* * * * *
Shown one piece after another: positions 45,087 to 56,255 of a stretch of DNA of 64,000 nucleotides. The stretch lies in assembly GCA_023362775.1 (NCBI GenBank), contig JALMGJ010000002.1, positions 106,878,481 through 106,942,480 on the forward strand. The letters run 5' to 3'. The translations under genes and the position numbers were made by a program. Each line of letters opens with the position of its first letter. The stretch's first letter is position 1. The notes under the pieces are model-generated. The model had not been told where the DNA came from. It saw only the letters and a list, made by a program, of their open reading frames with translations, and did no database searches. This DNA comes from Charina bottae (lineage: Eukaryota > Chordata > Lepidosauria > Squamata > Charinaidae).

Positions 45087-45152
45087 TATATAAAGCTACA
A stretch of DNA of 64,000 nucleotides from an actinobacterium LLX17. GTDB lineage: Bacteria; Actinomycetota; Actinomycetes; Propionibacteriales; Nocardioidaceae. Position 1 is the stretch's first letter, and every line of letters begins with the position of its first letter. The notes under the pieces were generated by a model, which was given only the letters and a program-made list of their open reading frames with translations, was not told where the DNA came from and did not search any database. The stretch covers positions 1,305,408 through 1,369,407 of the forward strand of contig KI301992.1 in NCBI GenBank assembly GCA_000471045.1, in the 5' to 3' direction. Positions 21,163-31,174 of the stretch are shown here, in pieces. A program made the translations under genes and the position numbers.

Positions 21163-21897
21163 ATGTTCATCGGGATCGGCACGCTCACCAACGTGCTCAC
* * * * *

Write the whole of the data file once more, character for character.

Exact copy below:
Shown one piece after another: positions 45,087 to 56,255 of a stretch of DNA of 64,000 nucleotides. The stretch lies in assembly GCA_023362775.1 (NCBI GenBank), contig JALMGJ010000002.1, positions 106,878,481 through 106,942,480 on the forward strand. The letters run 5' to 3'. The translations under genes and the position numbers were made by a program. Each line of letters opens with the position of its first letter. The stretch's first letter is position 1. The notes under the pieces are model-generated. The model had not been told where the DNA came from. It saw only the letters and a list, made by a program, of their open reading frames with translations, and did no database searches. This DNA comes from Charina bottae (lineage: Eukaryota > Chordata > Lepidosauria > Squamata > Charinaidae).

Positions 45087-45152
45087 TATATAAAGCTACA
A stretch of DNA of 64,000 nucleotides from an actinobacterium LLX17. GTDB lineage: Bacteria; Actinomycetota; Actinomycetes; Propionibacteriales; Nocardioidaceae. Position 1 is the stretch's first letter, and every line of letters begins with the position of its first letter. The notes under the pieces were generated by a model, which was given only the letters and a program-made list of their open reading frames with translations, was not told where the DNA came from and did not search any database. The stretch covers positions 1,305,408 through 1,369,407 of the forward strand of contig KI301992.1 in NCBI GenBank assembly GCA_000471045.1, in the 5' to 3' direction. Positions 21,163-31,174 of the stretch are shown here, in pieces. A program made the translations under genes and the position numbers.

Positions 21163-21897
21163 ATGTTCATCGGGATCGGCACGCTCACCAACGTGCTCAC